The conversation above made me become more interested to write this article. Previously, I have written articles about app development and how to market them. I just can’t imagine how frustrating it is that after all your efforts and sleepless nights to publish an app, the nightmare comes when Google decides to suspend it. So I thought of the saying “Prevention is better than cure”, and one way to prevent it is to stay informed of what are the rules and consequences. I have read Google Play’s Developer Policy, and has come up with some tips on how to get your app suspended, and of course, the reasons why Google Play suspends it.
1 Try to cross the line by including restricted contents.
Google Play does not tolerate apps and games with the following contents:
- Sexually explicit content such as pornography and promotional images of sex toys.
- Child abuse imagery.
- Graphic description of violent activities and instructions on how to commit suicide or to create a bomb/weapon.
- Threats, harassment, or bullying particularly toward minors.
- Hate speech against a group of people.
- Lacking reasonable sensitivity on natural disasters, death and other tragic events.
- Online gambling which offer prizes of cash or other value, and includes Ad SDKs that redirect users to real gambling websites.
- Sale, purchase or instructions on manufacturing illegal drugs, and encouraging the use or sale of drugs, alcohol and tobacco by minors.
2 Copy someone else’s work or deceive users.
Your app should be original and does not impersonate or infringe on intellectual rights of others. Google Play does not allow an app that :
- Uses another entity’s brand, title, logo that may mislead or deceive users.
- Suggests a relationship or affiliation with another famous entity but doesn’t really exist.
- Shows titles and icon similar to existing products or services that may misled users.
- Misrepresents or doesn’t clearly explain its functionality, like claiming to be an antivirus app but it just contains instructions on how to remove virus.
- Sends messages on behalf of the user without confirmation and consent.
3 Make it unsafe for the users.
Your app should protect user’s privacy and data. According to Google play, here are some of the common violations:
- An app that collects and transmits the user’s inventory of installed apps without adequate disclosure and consent.
- A game that collects and transmits the user’s contact book without adequate disclosure and consent.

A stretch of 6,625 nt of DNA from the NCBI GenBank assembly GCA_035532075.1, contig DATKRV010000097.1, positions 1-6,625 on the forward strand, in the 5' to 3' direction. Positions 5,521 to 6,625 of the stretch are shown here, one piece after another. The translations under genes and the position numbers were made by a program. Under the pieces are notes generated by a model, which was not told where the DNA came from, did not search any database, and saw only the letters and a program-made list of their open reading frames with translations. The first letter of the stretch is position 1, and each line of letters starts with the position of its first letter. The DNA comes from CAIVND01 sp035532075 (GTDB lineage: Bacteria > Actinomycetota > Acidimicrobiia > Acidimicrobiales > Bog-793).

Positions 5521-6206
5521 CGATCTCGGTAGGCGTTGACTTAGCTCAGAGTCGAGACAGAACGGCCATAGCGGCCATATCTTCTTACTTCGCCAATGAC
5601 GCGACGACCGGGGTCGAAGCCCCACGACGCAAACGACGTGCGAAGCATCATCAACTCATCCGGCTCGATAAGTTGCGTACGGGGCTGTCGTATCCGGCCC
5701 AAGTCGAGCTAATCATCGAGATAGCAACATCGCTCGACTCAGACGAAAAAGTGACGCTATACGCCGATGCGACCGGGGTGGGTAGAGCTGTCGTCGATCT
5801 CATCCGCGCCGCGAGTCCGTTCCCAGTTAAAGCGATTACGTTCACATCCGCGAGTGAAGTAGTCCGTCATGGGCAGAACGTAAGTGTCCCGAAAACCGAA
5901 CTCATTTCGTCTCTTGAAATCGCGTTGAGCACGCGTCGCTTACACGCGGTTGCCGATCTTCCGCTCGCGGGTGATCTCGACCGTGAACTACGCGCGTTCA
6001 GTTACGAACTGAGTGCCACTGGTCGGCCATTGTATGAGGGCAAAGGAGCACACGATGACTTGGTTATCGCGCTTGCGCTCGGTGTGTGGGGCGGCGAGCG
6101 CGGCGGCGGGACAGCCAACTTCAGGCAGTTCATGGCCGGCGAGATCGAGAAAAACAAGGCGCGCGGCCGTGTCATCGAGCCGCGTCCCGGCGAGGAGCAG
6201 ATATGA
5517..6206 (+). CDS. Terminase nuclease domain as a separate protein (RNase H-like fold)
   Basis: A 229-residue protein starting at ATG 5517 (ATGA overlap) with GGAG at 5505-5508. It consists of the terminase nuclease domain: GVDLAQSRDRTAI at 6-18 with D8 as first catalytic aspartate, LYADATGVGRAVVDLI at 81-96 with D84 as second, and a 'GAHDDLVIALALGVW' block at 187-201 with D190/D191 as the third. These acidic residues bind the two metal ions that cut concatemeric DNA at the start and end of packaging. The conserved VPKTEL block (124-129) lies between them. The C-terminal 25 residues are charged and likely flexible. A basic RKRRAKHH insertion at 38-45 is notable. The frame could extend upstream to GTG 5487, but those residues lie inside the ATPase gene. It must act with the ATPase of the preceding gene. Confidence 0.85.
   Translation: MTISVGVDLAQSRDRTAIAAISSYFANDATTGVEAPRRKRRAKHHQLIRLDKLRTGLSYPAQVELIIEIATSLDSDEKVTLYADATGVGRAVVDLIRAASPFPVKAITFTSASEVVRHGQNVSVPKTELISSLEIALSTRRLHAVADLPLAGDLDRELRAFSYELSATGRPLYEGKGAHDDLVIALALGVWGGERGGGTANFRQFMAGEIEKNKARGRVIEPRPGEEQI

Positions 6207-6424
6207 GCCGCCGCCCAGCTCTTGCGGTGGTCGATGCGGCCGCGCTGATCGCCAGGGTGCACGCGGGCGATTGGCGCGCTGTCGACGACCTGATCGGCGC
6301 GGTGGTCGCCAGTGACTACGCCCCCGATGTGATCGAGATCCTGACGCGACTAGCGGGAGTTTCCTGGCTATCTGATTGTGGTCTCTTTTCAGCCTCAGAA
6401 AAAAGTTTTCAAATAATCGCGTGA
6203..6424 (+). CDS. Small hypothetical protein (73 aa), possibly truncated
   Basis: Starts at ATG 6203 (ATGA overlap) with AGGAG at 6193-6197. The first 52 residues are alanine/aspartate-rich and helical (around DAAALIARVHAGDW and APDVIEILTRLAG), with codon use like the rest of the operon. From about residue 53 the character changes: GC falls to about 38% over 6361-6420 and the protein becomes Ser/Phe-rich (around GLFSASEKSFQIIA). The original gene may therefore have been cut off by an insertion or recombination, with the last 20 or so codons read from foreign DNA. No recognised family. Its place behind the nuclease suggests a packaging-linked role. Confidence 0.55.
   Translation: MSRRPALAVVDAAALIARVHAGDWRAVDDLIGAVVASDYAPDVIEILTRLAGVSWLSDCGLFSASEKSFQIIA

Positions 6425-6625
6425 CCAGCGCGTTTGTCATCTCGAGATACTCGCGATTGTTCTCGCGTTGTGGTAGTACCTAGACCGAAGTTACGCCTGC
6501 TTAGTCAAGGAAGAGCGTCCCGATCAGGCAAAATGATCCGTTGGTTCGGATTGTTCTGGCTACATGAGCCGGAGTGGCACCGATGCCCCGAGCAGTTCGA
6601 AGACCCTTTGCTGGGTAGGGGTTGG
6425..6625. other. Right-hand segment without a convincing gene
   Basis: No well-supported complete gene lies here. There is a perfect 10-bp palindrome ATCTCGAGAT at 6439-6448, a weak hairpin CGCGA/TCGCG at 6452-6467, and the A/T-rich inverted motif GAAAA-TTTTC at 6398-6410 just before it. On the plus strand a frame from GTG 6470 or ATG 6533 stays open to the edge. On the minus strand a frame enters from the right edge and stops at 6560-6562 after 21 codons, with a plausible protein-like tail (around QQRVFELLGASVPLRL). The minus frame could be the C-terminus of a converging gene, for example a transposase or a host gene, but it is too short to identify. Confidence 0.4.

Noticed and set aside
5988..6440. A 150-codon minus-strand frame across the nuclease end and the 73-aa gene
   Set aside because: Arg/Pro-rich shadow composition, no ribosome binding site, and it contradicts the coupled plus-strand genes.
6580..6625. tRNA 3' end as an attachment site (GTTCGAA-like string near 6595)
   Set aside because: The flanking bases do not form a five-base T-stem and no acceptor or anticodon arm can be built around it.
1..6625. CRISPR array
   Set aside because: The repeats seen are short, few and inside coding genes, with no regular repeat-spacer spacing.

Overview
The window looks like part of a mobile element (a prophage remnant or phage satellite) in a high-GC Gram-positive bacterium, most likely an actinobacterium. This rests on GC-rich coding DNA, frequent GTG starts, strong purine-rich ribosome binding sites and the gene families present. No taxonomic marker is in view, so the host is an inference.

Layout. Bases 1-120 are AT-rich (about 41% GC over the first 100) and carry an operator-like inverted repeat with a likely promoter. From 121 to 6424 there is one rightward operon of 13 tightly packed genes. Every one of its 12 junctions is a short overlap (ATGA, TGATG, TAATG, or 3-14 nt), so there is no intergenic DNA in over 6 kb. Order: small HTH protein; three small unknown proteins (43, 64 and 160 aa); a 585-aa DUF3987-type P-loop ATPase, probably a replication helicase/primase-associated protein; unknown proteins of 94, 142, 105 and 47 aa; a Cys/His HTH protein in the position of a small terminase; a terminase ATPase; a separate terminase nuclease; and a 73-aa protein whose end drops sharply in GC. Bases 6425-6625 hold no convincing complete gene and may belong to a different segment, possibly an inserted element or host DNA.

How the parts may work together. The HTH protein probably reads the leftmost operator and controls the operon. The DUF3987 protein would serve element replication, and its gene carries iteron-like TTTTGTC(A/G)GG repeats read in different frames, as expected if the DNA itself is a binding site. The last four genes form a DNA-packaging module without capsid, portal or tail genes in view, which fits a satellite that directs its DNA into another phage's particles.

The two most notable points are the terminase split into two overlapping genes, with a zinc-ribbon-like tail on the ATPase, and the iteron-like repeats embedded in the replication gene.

- Never publicly disclose any personal or sensitive user data.
- Do not publish or disclose people’s non-public contacts.
- Explain what data your app collects and transmits, how it will be used and with whom it’s shared.
4 Never mind their billing and Ads policy.
Since developers have agreed to the terms and agreement of Google Play upon creating an account, then they must follow Google Play’s payment system.
- For products offered within a game downloaded or providing access to game content, Google Play In-app Billing should be the method of payment.
- For products offered within another category of an app, Google Play In-app Billing should also be the method of payment, except:
- If payment is solely for physical products
- If payment is for digital content that may be consumed outside of the app itself.
- In-app virtual currencies must only be used within the app where they were first purchased.
- App description should inform users that payment is required to access certain features.
Google Play wants to ensure the best user experience, so they discourage and do not allow deceptive, disruptive, inappropriate and intruding ads. There should also be the proper usage of Android advertising ID.
5 Use unfair tactics to attract users.
I have mentioned this in my previous articles, never pay or incentivize to get fake reviews, or ask app users to give you a high rating. The other violations are:
- Use deceptive ads and notification
- Tactics that redirect users to download the app without consent
- Unsolicited promotion using text messages
- Misleading and inappropriate metadata
- Using users testimonials in the app’s description
You can visit the Google Play Developer Policy Center for a more detailed explanation.
Remember that the success of an app is not based on its perfection, but how you make it better.
Let me end this article with a quote from Eric Wroolie, the CEO and Founder of Overpass. I hope you can use this as an inspiration in developing an app, and making sure it will not be suspended along the way.
Google Play Developer Policy Center for the information.